US officials cautioned over beef prices, even as the industry gears up for the barbecue season, saying that exports rather than domestic demand offer brightest prospects.
The US Department of Agriculture acknowledged the prop that longer days and warmer temperatures will give to values, saying that “there is a seasonal tendency for beef prices to strengthen during the spring quarter as warmer weather supports grilling activities.
This rise, ahead of a barbecue season seen as starting on the Memorial Day holiday weekend in late May “should support values… in the weeks ahead” of the beef cutout – the wholesale value, which indeed rose $10.33 per hundredweight last week to $225.13 per hundredweight for better quality “choice” beef.
‘Supply and demand fundamentals both bearish’
However, such strength masked less bullish underlying fundamentals, with the USDA saying that “both supply and demand fundamentals are bearish for the beef complex”, underling an increase in output of the meat.
Last week, US beef output reached 454.7m pounds, up 4.0% year on year, thanks to gains in the weight of cattle as well as a 2.5% increase in the number of animals slaughtered.
The average live weight, at 1,371 pounds, was up 2.1% year on year – extending a trend which “suggest that extra gain in weight continues to supply the wholesale market with ample supplies of beef”.
‘Downward pressure on prices’
And there was evidence to suggest high carcass weights for cattle slaughtered in the autumn too, judging by Oklahoma National Stockyards data, which suggested a “potential April bulge” in placements of large cattle on feedlots this month.
“Feeder cattle placed on feed this month will likely be marketed in the late-third or early-fourth quarters at relatively high carcass weights,” the USDA said in a report.
This forecast reflected low grain prices, which make feeding cattle relatively cheap, and “only modest discounts for heavy carcasses” at slaughter.
“This will contribute to the increased beef supplies and downward pressure on prices in the latter part of 2016,” the briefing said, adding that values of both fed cattle and beef itself were vulnerable.
The comments contrast with more upbeat assessment on US beef export prospects with the USDA flagging that “expectations of stronger global demand appears promising” for the country’s producers – especially if values indeed do decline.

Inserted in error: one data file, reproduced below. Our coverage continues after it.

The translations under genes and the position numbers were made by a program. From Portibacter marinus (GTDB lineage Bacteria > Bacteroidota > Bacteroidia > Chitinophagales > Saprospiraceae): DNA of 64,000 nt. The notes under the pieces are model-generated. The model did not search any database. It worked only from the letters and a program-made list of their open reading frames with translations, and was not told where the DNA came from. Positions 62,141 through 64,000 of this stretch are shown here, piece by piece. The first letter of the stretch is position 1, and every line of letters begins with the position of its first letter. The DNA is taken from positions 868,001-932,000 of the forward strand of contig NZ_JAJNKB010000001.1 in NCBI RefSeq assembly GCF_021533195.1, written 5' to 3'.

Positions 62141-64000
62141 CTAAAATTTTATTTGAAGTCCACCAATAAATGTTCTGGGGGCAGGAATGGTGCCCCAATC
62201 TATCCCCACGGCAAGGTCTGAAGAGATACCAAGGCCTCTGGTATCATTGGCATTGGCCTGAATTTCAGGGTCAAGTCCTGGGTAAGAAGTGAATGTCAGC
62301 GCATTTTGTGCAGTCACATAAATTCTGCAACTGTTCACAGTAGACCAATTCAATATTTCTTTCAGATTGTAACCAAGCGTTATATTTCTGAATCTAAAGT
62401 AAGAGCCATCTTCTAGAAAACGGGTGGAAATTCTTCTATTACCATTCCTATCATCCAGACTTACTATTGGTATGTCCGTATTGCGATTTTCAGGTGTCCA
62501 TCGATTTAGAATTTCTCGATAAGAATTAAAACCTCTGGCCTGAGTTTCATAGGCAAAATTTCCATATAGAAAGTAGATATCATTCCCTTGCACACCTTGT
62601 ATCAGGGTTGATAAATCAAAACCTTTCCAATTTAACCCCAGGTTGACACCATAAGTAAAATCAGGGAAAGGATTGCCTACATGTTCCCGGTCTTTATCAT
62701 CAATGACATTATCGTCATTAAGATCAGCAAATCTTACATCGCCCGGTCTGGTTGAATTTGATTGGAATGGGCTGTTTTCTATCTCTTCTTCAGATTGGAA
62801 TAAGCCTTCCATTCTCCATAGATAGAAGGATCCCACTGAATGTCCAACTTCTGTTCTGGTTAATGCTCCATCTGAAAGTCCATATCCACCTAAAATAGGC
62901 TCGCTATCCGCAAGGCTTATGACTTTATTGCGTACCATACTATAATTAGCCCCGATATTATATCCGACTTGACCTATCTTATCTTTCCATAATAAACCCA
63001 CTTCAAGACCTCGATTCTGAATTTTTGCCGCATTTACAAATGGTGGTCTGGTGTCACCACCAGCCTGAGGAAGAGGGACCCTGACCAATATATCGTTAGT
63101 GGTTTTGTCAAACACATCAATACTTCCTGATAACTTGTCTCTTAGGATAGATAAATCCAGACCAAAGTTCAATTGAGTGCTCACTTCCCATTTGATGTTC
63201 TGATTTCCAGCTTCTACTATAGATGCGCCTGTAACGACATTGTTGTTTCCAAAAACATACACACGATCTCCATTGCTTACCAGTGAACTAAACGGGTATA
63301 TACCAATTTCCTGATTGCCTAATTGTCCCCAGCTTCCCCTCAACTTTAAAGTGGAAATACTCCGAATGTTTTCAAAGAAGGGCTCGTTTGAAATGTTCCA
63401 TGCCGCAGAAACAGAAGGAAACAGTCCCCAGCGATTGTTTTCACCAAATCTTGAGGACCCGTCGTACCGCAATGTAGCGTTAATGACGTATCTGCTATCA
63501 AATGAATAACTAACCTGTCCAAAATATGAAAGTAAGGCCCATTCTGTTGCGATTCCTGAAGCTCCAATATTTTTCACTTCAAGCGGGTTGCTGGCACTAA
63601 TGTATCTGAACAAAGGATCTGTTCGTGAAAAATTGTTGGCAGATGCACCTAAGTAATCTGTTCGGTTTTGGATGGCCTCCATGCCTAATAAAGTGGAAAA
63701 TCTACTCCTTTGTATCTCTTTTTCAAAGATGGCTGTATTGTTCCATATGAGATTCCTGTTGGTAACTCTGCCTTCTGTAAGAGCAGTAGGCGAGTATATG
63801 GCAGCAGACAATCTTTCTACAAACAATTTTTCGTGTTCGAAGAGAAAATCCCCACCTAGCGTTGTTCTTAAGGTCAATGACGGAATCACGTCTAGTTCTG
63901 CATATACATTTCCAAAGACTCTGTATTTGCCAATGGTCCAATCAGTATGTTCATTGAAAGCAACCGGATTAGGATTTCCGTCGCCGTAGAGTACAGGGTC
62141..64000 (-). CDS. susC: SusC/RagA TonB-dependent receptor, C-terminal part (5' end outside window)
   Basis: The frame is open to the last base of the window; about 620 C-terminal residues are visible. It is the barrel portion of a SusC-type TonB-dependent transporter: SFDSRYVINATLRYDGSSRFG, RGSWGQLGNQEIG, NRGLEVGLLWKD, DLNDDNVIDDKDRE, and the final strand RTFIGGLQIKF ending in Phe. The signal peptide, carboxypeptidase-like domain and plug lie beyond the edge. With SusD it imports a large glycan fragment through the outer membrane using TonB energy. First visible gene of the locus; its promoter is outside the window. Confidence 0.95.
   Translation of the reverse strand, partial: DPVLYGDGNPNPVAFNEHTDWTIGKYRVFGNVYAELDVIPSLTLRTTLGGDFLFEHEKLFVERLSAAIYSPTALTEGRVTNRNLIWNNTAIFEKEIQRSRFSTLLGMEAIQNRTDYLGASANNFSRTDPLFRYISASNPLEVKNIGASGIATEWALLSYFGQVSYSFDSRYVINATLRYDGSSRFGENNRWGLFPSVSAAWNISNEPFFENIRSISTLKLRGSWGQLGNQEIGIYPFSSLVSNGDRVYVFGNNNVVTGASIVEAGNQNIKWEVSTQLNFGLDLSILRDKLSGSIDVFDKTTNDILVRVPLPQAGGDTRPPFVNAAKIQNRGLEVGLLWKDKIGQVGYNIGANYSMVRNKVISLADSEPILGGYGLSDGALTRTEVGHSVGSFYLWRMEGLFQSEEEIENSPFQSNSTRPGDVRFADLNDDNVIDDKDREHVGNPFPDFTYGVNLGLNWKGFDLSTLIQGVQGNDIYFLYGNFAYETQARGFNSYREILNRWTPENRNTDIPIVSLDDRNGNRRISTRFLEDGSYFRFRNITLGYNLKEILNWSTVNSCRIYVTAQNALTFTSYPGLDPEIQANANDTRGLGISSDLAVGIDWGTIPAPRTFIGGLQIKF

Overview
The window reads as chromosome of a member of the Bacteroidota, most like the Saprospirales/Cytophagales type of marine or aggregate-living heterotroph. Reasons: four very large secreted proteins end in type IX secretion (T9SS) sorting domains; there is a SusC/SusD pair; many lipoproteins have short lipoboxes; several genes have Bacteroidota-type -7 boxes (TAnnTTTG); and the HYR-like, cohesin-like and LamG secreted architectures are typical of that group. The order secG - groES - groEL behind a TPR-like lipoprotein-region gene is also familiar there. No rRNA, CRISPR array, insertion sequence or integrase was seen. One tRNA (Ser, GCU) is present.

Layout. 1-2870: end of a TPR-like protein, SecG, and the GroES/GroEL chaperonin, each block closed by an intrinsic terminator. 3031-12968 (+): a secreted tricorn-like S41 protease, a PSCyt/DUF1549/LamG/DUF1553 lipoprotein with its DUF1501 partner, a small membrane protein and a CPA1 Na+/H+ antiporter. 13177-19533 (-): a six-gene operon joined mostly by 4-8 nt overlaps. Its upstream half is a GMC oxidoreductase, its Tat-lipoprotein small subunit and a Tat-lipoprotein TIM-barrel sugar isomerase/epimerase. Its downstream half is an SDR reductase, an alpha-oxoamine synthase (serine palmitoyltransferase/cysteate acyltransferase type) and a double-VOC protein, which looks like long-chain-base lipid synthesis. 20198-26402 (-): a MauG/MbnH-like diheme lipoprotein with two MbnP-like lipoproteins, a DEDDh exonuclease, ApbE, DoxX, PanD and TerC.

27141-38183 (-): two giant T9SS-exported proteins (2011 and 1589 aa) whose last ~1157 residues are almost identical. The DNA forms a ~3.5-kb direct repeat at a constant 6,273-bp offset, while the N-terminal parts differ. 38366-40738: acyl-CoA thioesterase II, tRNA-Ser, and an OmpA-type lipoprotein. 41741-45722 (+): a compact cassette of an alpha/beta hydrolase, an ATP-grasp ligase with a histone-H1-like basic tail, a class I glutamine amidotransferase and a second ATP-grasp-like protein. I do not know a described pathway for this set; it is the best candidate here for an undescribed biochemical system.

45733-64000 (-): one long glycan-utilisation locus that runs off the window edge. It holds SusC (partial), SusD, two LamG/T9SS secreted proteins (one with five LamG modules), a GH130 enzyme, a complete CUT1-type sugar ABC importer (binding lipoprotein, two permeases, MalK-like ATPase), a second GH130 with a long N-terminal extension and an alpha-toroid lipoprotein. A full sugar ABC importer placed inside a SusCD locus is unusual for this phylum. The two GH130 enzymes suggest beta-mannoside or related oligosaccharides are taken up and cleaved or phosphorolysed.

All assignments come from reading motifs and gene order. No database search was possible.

“Readily available supplies of US beef and declining wholesale prices should prove to be a favourable combination for foreign buyers in the months ahead, boosting global interest in US beef products.”
The USDA restated a forecast of beef exports hitting 660m pounds in the July-September quarter – a 22% jump over the figure from a year ago, when dollar strength and tight supplies were underpinning US values.
‘Prices to stay strong’
Analysis group AgResource voiced some caution over cattle prices too, despite terming them “deeply oversold”, saying that while cash values “will hold in the mid-$130s” per hundredweight “over the next several weeks”, a weaker trend will “resume through the summer”.
However, other observers issued a more upbeat take on beef complex values, at least in the short-term.
Paragon Economics and Steiner Consulting said in a briefing that while “the cattle market bears have had the upper hand for much of the last six months”, wholesale beef values “have been very strong in the last few days and the expectation is for prices to stay relatively strong through early May.
“Improving retail demand and robust foodservice business is expected to underpin the beef market in the near term.”
The briefing noted ideas that beef packers, whose margins are “in good shape”, “will be more willing to bid on cattle with prospects of better beef sales into the grilling season”.
Iowa-based broker US Commodities said that “boxed beef found seasonal demand last week beef should stay firm into early summer”.
(Source – http://www.agrimoney.com/news/us-officials-warn-on-beef-prices—on-eve-of-key-demand-period–9512.html)